As we feel that the present cycle of effort in the Theosophical Movement closely parallels the be-
ginnings of the great renaissance of 1886-1888, and that a whole new generation of incarnated Souls are wrestling with the same problems, and suffer from the same needs, we think it timely and fitting to make available to them this wonderful Epitome of the only doctrines which have power to heal, by teaching, the nations. Hence the present Edition.
An Epitome of Theosophy
THEOSOPHY, the Wisdom-Religion, has existed from immemorial time. It offers us a theory of nature and of life which is founded upon knowledge acquired by the Sages of the past, more especially those of the East; and its higher students claim that this knowledge is not imagined or inferred, but that it is a knowledge of facts seen and known by those who are willing to comply with the conditions requisite for seeing and knowing.
Theosophy, meaning knowledge of or about God (not in the sense of a personal anthropomorphic God, but in that of divine “godly” wisdom), and the term “God” being universally accepted as including the whole of both the known and the unknown, it follows that “Theosophy” must imply wisdom respecting the absolute; and, since the absolute is without beginning and eternal, this wisdom must have existed always. Hence Theosophy is sometimes called the Wisdom-Religion, because from immemorial time it has had knowledge of all the laws governing the spiritual, the moral, and the material.
The theory of nature and of life which it offers is not one that was at first speculatively laid down and then proved by adjusting facts or conclusions to fit it; but is an explanation of existence, cosmic and individual, derived from knowledge reached by those who have acquired the power to see behind the curtain that hides the operations of nature from the ordinary mind. Such Beings are called Sages, using the term in its highest sense. Of late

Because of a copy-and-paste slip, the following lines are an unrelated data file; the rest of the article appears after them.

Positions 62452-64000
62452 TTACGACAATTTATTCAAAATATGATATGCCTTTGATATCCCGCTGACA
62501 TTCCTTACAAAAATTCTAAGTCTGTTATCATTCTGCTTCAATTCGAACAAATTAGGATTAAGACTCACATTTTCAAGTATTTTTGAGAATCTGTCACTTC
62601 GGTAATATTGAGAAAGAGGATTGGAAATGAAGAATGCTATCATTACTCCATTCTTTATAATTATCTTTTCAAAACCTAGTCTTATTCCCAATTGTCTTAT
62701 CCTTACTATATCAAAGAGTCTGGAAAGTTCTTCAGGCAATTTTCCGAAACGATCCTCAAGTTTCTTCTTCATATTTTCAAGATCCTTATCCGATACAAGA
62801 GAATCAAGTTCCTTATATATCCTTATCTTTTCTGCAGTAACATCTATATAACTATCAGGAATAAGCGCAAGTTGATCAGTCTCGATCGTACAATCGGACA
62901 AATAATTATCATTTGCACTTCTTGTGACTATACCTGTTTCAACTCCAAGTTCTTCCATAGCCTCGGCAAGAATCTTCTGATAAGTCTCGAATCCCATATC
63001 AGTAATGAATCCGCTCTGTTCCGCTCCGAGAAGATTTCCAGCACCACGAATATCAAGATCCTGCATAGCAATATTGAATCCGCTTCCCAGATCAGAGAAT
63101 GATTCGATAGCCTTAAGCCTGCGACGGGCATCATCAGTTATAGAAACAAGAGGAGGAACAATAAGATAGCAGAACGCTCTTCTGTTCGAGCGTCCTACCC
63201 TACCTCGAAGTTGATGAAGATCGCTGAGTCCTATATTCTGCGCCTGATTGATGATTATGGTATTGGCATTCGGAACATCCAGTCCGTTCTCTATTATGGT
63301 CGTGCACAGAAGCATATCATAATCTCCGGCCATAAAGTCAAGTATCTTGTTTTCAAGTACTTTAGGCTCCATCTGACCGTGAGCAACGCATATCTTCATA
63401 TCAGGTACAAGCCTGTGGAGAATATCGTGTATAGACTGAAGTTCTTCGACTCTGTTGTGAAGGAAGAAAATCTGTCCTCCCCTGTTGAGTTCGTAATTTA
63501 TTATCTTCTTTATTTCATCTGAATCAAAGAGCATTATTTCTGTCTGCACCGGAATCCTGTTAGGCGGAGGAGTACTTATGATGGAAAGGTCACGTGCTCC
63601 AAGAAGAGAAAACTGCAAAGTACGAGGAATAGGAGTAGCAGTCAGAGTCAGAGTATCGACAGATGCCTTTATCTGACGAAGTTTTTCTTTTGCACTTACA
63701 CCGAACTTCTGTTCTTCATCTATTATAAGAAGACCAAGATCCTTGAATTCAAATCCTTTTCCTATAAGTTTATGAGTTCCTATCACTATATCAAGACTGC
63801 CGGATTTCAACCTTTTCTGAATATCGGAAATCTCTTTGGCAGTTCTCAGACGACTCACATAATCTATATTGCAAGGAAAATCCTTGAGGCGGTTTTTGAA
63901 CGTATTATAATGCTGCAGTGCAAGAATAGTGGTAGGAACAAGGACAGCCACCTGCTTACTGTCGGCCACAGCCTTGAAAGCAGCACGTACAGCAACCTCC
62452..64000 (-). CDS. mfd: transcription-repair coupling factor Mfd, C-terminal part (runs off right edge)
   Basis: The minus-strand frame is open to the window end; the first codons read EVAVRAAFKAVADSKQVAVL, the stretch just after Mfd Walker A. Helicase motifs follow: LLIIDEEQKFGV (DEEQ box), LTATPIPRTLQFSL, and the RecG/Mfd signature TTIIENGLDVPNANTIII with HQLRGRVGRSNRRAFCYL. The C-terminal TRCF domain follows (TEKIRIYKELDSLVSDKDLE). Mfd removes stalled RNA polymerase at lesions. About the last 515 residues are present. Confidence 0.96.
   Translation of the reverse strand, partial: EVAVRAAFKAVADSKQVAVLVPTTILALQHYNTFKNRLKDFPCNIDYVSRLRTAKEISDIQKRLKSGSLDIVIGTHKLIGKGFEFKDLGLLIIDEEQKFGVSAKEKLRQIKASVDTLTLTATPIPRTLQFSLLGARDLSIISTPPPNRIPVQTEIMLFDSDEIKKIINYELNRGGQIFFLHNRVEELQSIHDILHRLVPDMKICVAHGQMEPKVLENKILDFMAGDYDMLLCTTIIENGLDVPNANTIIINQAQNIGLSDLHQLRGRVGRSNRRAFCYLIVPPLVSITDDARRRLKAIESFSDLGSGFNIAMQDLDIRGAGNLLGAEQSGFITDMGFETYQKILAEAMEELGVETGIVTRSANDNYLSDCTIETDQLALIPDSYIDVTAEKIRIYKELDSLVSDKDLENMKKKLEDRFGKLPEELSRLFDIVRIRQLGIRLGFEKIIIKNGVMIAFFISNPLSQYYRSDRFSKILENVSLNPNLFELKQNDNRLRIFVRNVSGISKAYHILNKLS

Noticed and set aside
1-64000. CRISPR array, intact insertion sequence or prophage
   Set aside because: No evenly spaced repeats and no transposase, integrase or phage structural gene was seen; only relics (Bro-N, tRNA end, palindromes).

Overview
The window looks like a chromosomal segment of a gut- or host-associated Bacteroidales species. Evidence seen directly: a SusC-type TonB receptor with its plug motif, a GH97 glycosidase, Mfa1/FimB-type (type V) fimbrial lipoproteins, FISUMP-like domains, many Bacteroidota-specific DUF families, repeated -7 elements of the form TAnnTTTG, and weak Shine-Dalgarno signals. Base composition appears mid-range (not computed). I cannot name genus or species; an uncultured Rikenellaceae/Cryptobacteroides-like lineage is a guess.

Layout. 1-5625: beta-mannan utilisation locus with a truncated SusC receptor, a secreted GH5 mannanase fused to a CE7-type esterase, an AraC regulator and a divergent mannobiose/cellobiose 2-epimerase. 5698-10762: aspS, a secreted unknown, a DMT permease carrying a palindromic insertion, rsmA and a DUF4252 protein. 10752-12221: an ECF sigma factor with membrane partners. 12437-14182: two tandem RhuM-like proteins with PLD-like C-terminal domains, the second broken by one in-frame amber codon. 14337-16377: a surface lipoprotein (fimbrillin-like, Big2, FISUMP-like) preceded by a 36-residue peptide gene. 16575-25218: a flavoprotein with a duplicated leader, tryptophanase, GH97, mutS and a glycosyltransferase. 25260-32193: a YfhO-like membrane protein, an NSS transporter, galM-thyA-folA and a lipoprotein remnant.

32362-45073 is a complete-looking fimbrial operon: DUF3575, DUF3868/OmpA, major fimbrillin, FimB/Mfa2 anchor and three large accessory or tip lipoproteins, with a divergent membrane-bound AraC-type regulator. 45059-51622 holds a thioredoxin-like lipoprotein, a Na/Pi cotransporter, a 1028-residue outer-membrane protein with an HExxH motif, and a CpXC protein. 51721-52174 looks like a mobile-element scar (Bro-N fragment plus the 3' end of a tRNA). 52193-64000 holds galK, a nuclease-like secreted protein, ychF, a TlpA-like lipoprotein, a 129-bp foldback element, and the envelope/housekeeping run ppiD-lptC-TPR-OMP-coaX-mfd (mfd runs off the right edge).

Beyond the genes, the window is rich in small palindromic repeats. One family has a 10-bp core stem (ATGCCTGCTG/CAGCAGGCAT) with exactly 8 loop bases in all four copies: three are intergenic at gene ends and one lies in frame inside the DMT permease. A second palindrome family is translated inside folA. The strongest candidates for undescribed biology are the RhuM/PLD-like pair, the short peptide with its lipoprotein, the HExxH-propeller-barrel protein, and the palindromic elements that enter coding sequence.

they have been called Mahatmas and
Adepts. In ancient times they were known as the Rishis and
Mahârishis-the last being a word that means Great Rishis.
It is not claimed that these exalted beings, or Sages, have existed only in the East. They are known to have lived in all parts of the globe, in obedience to the cyclic laws referred to below. But as far as concerns the present development of the human race on this planet, they are now to be found in the East, although the fact may be that some of them had, in remote times, retreated from even the American shores.
There being of necessity various grades among the students of this Wisdom-Religion, it stands to reason that those belonging to the lower degrees are able to give out only so much of the knowledge as is the appanage of the grade they have reached, and depend, to some extent, for further information upon students who are higher yet. It is these higher students for whom the claim is asserted that their knowledge is not mere inference, but that it concerns realities seen and known by them. While some of them are connected with the Theosophical Society, they are yet above it. The power to see and absolutely know such laws is surrounded by natural inherent regulations which must be complied with as conditions precedent; and it is, therefore, not possible to respond to the demand of the worldly man for an immediate statement of this wisdom, insomuch as he could not comprehend it until those conditions are fulfilled. As this knowledge deals with laws and states of matter, and of consciousness undreamed of by the "practical" Western world, it can only be grasped, piece by
piece, as the student
pushes forward the demolition of his preconceived notions, that are
due either to inadequate or to erroneous theories. It is claimed by
these higher students that, in the Occident especially, a false method
of reasoning has for many centuries prevailed, resulting in a
universal habit of mind which causes men to look upon many effects as
causes, and to regard that which is real as the unreal, putting
meanwhile the unreal in the place of the real. As a minor example, the
phenomena of mesmerism and clairvoyance have, until lately, been
denied by Western science, yet there have always been numerous persons
who know for themselves, by incontrovertible introspective evidence,
the truth of these phenomena, and, in some instances, understand